Changes in renal tissue oxygenation may also contribute to the development of ischemic and hypertensive nephropathies [5]. For these reasons, most studies performed in hypertensive patients so far have been conducted in patients with renal artery stenosis [13], [14]. Other studies in patients with essential hypertension have focused on the role of sodium, angiotensin II or race on cortical and medullary oxygenation [12], [15], [16]. These studies were performed in a relatively small number of participants, or did not include a control group. Whether or not essential hypertension is characterized by chronic hypoxia in humans remains therefore an open question.

The aim of the present study was therefore to assess renal tissue oxygenation at baseline and after an acute administration of furosemide in patients with various levels of renal function as well as in patients with essential hypertension and a normal renal function and in control subjects. Moreover, we analyzed the potential determinants of renal cortical and medullary tissue oxygenation in these patient groups.


This research project was approved by the local institutional review committee (Ethical Committee of the Canton de Vaud, Switzerland) and conducted according to the principles expressed in the Declaration of Helsinki. Written informed consent was obtained from each participant.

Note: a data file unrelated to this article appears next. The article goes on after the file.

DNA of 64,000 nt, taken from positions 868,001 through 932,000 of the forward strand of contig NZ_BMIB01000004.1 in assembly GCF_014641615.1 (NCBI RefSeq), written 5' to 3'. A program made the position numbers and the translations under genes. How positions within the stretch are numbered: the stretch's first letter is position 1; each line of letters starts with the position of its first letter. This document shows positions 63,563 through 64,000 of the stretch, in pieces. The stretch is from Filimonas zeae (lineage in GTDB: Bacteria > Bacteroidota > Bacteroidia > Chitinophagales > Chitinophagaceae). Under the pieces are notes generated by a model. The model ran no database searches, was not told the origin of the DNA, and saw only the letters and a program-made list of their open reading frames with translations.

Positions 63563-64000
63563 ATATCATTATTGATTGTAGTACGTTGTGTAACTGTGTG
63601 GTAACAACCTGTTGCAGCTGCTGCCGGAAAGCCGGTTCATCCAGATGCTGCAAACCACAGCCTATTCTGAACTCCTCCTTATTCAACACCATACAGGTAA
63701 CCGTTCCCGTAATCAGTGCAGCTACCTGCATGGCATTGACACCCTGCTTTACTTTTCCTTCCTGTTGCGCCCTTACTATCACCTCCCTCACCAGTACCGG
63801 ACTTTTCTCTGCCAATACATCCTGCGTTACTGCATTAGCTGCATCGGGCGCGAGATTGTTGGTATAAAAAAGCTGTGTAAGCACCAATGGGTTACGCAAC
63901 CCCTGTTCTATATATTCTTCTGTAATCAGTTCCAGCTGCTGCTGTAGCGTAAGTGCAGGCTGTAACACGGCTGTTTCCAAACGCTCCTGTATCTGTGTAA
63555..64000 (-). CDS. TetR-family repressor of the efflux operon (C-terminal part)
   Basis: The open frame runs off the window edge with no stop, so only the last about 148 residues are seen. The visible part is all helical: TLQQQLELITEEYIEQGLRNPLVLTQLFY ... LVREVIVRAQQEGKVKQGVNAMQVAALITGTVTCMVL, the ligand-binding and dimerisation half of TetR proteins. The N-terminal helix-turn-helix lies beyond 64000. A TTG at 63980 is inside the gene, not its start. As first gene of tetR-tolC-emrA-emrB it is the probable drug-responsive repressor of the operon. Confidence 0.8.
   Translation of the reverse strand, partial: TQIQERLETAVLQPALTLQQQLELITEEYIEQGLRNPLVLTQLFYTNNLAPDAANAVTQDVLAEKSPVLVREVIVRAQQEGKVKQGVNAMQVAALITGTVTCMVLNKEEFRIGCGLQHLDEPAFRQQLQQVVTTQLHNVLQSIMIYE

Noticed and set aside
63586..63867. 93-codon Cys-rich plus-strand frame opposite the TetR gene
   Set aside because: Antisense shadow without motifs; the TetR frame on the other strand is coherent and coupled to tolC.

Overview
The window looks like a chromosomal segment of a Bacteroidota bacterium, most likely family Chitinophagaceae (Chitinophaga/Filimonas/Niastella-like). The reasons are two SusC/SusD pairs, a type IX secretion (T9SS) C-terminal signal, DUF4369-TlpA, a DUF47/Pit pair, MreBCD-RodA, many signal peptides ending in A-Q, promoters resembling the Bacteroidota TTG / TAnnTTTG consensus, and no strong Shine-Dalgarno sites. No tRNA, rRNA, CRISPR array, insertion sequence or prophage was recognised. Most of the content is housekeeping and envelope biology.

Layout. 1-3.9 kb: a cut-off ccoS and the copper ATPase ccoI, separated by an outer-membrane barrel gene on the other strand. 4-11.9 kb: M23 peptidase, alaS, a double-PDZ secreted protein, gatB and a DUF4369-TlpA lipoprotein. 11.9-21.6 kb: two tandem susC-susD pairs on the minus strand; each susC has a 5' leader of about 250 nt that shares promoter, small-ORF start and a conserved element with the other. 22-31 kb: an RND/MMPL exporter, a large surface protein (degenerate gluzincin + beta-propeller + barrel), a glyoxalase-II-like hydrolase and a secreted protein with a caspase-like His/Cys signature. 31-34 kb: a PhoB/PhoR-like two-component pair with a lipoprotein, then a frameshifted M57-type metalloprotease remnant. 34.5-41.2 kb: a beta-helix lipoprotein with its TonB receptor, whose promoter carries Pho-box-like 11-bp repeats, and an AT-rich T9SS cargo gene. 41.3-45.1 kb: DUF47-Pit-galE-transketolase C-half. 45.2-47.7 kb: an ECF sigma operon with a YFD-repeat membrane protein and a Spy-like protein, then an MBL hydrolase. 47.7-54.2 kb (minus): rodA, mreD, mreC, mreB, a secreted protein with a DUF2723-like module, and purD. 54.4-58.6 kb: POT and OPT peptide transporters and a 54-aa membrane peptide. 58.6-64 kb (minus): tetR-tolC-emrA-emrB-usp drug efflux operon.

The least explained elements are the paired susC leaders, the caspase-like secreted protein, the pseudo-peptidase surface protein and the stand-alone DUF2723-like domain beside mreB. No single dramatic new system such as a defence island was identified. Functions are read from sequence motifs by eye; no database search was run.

Patients with CKD stage 1–5, or with hypertension without CKD were eligible for this study. CKD was defined as an estimated glomerular filtration rate (eGFR) ≤60 ml/min/1.73 m2, or the presence of structural or functional abnormalities for at least three months [17]. Arterial hypertension (AHT) was defined as mean office blood pressure (BP) ≥140/90 mmHg measured at more than one occasion, or an office BP <140/90 mmHg while taking one or more antihypertensive drugs. Other inclusion criteria were: age ≥18 years and the ability to understand the study protocol and to sign an informed consent. Controls were normotensive, untreated healthy individuals without a history of kidney disease or hypertension or any other concomitant disease. Exclusion criteria for all participants were: a contra-indication to MR-imaging such as claustrophobia or the presence of a pacemaker or other implanted metallic device.